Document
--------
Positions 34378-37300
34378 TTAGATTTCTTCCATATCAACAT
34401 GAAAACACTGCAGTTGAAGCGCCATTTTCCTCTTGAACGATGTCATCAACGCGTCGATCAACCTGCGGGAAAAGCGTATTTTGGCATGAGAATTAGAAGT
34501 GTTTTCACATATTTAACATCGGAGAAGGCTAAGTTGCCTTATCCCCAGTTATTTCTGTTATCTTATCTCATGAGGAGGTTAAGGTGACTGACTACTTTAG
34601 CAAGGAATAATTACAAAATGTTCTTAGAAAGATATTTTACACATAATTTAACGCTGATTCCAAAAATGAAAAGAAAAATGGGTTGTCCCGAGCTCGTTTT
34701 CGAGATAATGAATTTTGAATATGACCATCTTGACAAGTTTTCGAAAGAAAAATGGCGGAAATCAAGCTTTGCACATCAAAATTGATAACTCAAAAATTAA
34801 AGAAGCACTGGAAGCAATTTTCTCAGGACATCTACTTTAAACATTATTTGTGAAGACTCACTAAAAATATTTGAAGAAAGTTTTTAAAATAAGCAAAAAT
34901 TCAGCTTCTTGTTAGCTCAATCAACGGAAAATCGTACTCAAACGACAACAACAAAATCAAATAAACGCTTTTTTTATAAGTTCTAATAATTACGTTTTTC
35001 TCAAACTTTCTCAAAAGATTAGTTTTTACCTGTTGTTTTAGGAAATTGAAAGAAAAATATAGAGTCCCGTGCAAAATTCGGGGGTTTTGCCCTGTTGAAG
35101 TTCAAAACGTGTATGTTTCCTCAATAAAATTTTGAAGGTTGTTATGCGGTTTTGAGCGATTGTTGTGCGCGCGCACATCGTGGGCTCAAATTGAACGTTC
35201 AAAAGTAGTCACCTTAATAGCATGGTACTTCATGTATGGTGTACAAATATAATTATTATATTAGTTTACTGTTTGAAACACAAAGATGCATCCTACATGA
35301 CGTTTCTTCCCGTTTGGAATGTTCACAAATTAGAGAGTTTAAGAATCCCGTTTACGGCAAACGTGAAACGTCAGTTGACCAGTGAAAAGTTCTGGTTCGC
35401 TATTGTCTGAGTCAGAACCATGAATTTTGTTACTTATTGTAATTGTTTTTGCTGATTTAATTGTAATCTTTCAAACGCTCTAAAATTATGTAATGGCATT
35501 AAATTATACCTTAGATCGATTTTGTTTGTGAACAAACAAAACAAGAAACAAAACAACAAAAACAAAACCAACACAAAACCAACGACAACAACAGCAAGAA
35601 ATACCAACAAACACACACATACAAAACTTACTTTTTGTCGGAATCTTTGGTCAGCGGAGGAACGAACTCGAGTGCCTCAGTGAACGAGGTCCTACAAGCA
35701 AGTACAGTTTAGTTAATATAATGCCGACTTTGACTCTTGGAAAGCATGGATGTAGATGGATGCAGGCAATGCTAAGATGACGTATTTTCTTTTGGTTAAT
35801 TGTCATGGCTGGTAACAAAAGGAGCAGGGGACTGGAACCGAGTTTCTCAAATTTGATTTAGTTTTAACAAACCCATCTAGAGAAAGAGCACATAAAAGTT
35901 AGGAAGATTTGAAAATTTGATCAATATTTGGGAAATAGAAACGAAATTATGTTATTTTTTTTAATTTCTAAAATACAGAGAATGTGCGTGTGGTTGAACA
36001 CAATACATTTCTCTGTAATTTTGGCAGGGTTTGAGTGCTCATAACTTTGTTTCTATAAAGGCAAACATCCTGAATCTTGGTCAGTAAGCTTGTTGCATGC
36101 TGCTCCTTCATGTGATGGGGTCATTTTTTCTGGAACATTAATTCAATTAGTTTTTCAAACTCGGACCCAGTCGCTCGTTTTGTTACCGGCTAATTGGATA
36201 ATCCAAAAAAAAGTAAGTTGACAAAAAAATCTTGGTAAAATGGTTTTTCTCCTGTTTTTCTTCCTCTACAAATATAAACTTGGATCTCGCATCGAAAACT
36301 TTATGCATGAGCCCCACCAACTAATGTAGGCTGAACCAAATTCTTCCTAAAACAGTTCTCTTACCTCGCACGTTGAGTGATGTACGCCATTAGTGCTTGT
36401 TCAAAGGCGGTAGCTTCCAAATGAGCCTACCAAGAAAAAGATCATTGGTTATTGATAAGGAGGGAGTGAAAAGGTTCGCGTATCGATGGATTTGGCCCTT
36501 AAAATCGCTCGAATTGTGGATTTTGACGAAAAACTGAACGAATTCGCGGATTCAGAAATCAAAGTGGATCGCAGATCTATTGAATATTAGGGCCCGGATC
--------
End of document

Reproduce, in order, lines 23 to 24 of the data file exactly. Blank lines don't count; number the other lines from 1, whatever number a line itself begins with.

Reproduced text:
36401 TCAAAGGCGGTAGCTTCCAAATGAGCCTACCAAGAAAAAGATCATTGGTTATTGATAAGGAGGGAGTGAAAAGGTTCGCGTATCGATGGATTTGGCCCTT
36501 AAAATCGCTCGAATTGTGGATTTTGACGAAAAACTGAACGAATTCGCGGATTCAGAAATCAAAGTGGATCGCAGATCTATTGAATATTAGGGCCCGGATC